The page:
"It was a surreal time, but the hotel's problems went further back. Major renovations took place in 2016, converting half a floor into rooms. When that proved successful, it was decided that we would refurbish the restaurants as well, starting with the Súlnasalur function room which hadn't been touched since 1962. The work caused a lot of disruption. Competition was fierce at that time and we lost a lot of business. So when the pandemic hit, the Saga Hotel wasn't well placed to weather the storm. The business wasn't making a profit. On the other hand, 2020 was supposed to be a big year. The Saga Hotel was going to be the filming location for a series of Bachelorette. A lot of work had gone into the contract. Various conferences were also booked. Then the pandemic hit and we saw all our bookings cancelled. We had to lay off a lot of staff and in the end we were forced to lay everyone off and close the hotel. The Saga Hotel closed on 1 November 2020. It was a very strange situation. Of course, people were upset but there was no anger or ill will. Even though the hotel was shut down, there is still a lot of fondness for the building."
"It's more than a building. It's a village."
In its heyday, two thousand people could pass through the Saga Hotel on a good day. There were often parties in all the function rooms at once, with the meeting rooms all in use and the hotel accommodation fully booked. "It's more than a building. It's a village. A medium-sized village. The Saga Hotel has always provided great service and staff were often running all over the place to help the guests or their colleagues. That's what happens in a building that has such a positive atmosphere. The atmosphere has remained the same. Former staff and many others are following with interest. They care about the future of Saga. I believe that positive atmosphere will live on in this remarkable building, so full of memories, culture and history. I'm so happy it will continue to be a busy place full of young people. I also hope that the restaurants in the building are successful and that it will be a space open to the public. This is a huge opportunity for the University and the School of Education, for the neighbourhood and for Reykjavík. I know this this move will be successful and that both staff and students will be happy in this building. I look forward to seeing what the future holds."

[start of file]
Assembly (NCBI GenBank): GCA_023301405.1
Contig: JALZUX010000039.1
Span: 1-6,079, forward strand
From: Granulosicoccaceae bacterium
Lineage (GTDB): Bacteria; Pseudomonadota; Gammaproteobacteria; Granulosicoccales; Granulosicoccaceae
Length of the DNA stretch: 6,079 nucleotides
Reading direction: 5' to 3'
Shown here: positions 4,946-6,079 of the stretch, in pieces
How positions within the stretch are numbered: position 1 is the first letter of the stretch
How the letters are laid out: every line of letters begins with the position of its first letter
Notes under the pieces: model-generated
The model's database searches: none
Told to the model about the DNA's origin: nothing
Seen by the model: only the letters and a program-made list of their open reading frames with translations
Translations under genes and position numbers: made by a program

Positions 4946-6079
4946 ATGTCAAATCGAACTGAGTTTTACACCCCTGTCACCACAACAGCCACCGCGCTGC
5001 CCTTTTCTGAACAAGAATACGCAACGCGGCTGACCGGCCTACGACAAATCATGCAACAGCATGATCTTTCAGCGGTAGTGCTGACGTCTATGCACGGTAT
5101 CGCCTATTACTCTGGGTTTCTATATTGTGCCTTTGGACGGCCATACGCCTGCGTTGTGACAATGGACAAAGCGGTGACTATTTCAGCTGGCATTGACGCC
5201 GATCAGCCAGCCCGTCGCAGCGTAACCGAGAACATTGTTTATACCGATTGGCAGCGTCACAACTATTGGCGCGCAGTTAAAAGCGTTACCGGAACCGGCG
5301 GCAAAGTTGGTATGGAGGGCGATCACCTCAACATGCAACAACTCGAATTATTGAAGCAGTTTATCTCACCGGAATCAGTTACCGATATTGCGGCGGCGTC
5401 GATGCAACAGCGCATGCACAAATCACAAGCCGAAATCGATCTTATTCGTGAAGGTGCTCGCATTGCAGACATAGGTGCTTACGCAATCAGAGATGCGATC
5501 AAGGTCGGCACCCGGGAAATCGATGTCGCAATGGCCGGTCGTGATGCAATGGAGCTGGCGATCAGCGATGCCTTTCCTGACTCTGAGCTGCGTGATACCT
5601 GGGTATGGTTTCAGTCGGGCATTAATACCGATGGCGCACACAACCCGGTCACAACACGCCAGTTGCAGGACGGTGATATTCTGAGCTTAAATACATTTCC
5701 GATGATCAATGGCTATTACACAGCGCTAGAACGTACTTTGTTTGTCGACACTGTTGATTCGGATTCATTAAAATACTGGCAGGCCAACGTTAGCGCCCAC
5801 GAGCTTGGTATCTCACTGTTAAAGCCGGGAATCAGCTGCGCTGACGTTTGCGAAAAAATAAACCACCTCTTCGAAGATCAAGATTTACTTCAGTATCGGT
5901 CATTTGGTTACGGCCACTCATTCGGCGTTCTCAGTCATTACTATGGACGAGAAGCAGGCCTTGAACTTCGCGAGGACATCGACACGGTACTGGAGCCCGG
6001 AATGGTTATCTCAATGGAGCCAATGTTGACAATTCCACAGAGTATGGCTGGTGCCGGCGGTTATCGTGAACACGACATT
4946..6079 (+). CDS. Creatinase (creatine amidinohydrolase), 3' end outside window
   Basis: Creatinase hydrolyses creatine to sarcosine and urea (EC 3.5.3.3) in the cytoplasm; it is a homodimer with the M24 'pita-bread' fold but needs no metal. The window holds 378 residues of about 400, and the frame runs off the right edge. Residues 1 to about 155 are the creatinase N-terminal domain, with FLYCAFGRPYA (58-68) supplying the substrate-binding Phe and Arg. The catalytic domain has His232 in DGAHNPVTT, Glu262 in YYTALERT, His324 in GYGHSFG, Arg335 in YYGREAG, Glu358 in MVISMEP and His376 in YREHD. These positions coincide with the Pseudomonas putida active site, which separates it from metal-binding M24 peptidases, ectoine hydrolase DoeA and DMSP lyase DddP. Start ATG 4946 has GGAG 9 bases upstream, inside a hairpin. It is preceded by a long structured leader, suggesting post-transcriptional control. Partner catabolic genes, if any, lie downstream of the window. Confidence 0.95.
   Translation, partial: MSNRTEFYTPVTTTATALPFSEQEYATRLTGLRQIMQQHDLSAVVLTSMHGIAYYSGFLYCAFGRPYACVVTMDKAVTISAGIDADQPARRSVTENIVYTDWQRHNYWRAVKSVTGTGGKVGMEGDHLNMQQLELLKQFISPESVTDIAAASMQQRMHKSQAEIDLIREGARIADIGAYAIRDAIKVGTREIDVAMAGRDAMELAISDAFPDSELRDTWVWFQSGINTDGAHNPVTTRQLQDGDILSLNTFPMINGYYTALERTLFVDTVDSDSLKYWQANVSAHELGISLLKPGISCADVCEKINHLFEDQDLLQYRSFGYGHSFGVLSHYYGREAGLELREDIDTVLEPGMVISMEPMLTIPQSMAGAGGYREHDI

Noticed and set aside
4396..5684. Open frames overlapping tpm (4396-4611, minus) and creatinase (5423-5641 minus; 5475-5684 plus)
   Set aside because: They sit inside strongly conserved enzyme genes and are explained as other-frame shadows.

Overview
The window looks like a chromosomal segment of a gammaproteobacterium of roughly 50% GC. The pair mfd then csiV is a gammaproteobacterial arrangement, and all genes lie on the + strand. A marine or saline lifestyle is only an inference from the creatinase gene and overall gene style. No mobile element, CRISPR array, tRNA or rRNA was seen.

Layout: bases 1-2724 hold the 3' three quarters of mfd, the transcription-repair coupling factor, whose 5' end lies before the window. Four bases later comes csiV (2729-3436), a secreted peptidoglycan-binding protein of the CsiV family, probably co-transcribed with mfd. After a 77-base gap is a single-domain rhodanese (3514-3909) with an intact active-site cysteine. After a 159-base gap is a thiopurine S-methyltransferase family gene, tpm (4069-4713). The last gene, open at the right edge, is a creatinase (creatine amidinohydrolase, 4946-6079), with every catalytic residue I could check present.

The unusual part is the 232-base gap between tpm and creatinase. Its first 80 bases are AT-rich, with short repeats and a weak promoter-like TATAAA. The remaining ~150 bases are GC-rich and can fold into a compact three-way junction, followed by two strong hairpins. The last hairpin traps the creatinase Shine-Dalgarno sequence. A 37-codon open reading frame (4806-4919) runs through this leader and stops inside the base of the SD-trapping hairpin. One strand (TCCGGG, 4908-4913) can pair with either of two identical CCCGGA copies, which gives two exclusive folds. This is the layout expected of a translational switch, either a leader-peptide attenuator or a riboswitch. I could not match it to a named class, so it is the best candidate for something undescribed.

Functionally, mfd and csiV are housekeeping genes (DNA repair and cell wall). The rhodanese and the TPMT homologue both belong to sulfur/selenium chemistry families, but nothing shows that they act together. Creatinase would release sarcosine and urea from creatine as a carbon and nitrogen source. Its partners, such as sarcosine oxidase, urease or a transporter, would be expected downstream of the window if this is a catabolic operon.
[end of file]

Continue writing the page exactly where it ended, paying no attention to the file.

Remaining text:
Work on the exterior of Saga is going well
According to Kristinn Jóhannesson, Director of Operations and Resources at the University of Iceland, work on the exterior of Saga is going well and is due to be completed in October 2023. "We are currently ripping out the insides of the 5th floor and the basement. Icelandic Student Services have almost finished the student apartments and we are turning our attention to refurbishing the northern part of the 2nd floor – the conference floor. We hope it will be ready to use by the autumn of 2023," says Kristinn.
Work has not yet started on the interior of those floors intended to house the School of Education. "Preparation of tender documents is going well and that project will be put out to tender in March 2023. Then we will turn to the south part of the 3rd floor, where the offices of the Icelandic Farmers' Association are, when we know how the floor will be used. No major changes are required on that floor. We have just started opening up the basement, ripping out interior walls. The plan is to excavate around the basement to let in the light. This project is progressing well. The main thing slowing us down is that we need to be careful not to damage the various systems inside the building," explains Kristinn.
Interior walls are also being removed from the south side of the 5th floor, which will be part of the School of Education along with the 3rd and 6th floors. Access to Saga is currently challenging due to the building work, but the plan is to invite interested staff to tour the new facilities later this spring. The best features of the building are its high levels of natural light and great views from almost every floor. The changes to the basement floor will also create an exciting space for teaching and creation of various kinds.
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Photographs of the building works in Saga were taken on 3 February 2023.
Images: Kristinn Ingvarsson